Interrogative structures in Croatian Sign Language
Polar and content questions
In this study, we investigate the interrogative structures in Croatian Sign Language (HZJ) with respect to the word order, manual question words, and nonmanual markers and their scope. Both polar and content questions mainly use specific nonmanual markers to indicate interrogative function. Polar questions use chin down and content questions use chin up as their prominent nonmanual markers. In addition to these markers, brows up occurs in both constructions leading to the suggestion that brows up may be a general question marker in HZJ. Brows down can also occur, particularly in content questions. Other nonmanual markers that appear in polar questions are head forward, and eyes wide open and those in content questions are head forward, headshake, shoulders up, and eyes closed.
Both interrogative constructions use manual question words. Polar questions can use an optional manual sign je-li that was probably introduced to HZJ through Signed Croatian. je-li is not connected to the peak intensity of the nonmanual markers and we consider it to be an adjunct to the question structure. Content words are used in most HZJ content interrogatives. Question words can be represented by specific signs or can be formed by the content sign ‘5’ (i.e. handshape 5 or b-th moving side-to-side). This ‘5’ sign is further specified by mouthing the particular question word from spoken Croatian. Content words can appear in sentence initial, sentence final or both positions. In content questions, question words bear the highest peak of nonmanual intensity, thus we consider them to be operating as operators.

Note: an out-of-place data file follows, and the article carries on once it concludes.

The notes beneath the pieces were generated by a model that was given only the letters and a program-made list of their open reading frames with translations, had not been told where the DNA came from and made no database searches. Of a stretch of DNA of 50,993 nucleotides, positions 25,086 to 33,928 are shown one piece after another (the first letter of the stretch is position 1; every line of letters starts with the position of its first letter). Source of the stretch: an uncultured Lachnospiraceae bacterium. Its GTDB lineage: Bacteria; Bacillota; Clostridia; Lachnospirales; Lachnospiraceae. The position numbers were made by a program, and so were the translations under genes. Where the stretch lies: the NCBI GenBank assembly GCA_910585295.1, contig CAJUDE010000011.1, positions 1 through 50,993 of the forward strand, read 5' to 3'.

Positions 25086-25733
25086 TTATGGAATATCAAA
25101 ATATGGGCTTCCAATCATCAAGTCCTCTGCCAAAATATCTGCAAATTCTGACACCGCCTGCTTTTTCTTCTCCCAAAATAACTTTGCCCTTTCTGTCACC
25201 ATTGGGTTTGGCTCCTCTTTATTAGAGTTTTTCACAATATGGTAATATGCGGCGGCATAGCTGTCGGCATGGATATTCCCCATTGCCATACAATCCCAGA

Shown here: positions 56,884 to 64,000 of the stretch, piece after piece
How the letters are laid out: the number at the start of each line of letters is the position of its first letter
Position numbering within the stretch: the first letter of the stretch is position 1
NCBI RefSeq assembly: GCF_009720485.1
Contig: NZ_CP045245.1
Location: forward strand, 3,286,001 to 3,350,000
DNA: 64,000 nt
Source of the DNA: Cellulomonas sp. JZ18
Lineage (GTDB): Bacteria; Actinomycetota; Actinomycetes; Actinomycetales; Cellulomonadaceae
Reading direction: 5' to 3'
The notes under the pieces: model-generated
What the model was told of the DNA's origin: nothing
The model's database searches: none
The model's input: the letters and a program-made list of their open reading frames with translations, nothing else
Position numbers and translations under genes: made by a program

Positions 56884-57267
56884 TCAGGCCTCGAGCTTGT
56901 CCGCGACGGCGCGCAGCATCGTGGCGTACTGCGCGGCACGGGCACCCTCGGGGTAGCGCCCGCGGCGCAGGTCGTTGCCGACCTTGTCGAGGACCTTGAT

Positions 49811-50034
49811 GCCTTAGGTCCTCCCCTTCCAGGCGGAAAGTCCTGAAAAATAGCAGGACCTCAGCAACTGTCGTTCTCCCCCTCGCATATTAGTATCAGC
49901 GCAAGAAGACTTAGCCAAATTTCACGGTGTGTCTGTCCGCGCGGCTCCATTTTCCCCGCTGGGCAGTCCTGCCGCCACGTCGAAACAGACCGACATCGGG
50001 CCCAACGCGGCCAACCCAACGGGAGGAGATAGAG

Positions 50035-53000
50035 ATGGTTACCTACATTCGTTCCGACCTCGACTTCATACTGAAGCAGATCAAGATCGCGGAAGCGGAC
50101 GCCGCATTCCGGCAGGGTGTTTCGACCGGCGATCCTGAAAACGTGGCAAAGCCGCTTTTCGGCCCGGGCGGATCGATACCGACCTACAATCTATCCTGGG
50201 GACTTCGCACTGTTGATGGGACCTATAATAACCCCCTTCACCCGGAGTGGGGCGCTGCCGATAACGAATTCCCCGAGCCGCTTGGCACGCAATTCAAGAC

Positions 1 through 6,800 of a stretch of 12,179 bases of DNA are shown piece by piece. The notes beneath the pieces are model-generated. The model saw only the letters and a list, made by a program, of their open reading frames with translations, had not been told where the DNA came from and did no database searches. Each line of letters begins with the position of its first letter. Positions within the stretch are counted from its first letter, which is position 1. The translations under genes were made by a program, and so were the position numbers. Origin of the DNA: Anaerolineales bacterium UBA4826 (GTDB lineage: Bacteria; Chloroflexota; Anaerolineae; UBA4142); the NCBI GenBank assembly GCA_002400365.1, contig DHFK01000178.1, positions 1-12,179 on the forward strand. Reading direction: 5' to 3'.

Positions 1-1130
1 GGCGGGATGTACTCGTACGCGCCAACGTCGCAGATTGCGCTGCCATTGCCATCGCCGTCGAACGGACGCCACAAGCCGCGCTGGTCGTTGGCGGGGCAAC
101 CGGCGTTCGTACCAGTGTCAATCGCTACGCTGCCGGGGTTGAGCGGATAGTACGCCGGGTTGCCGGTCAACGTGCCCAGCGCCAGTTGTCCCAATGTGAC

Recent research shows that HZJ shares some features with Austrian Sign Language (ÖGS) because in the 19th century, Croatian deaf students attended Vienna’s Institute for the Deaf (Schalber this volume; Šarac 2003; Šarac et al in press). Upon finishing their education, they would return back to Croatia. Similarities between HZJ and ÖGS are found in their interrogative nonmanual markings but not in their syntactic structures. This can be seen by the fact that these two sign languages do not have the same canonical word order.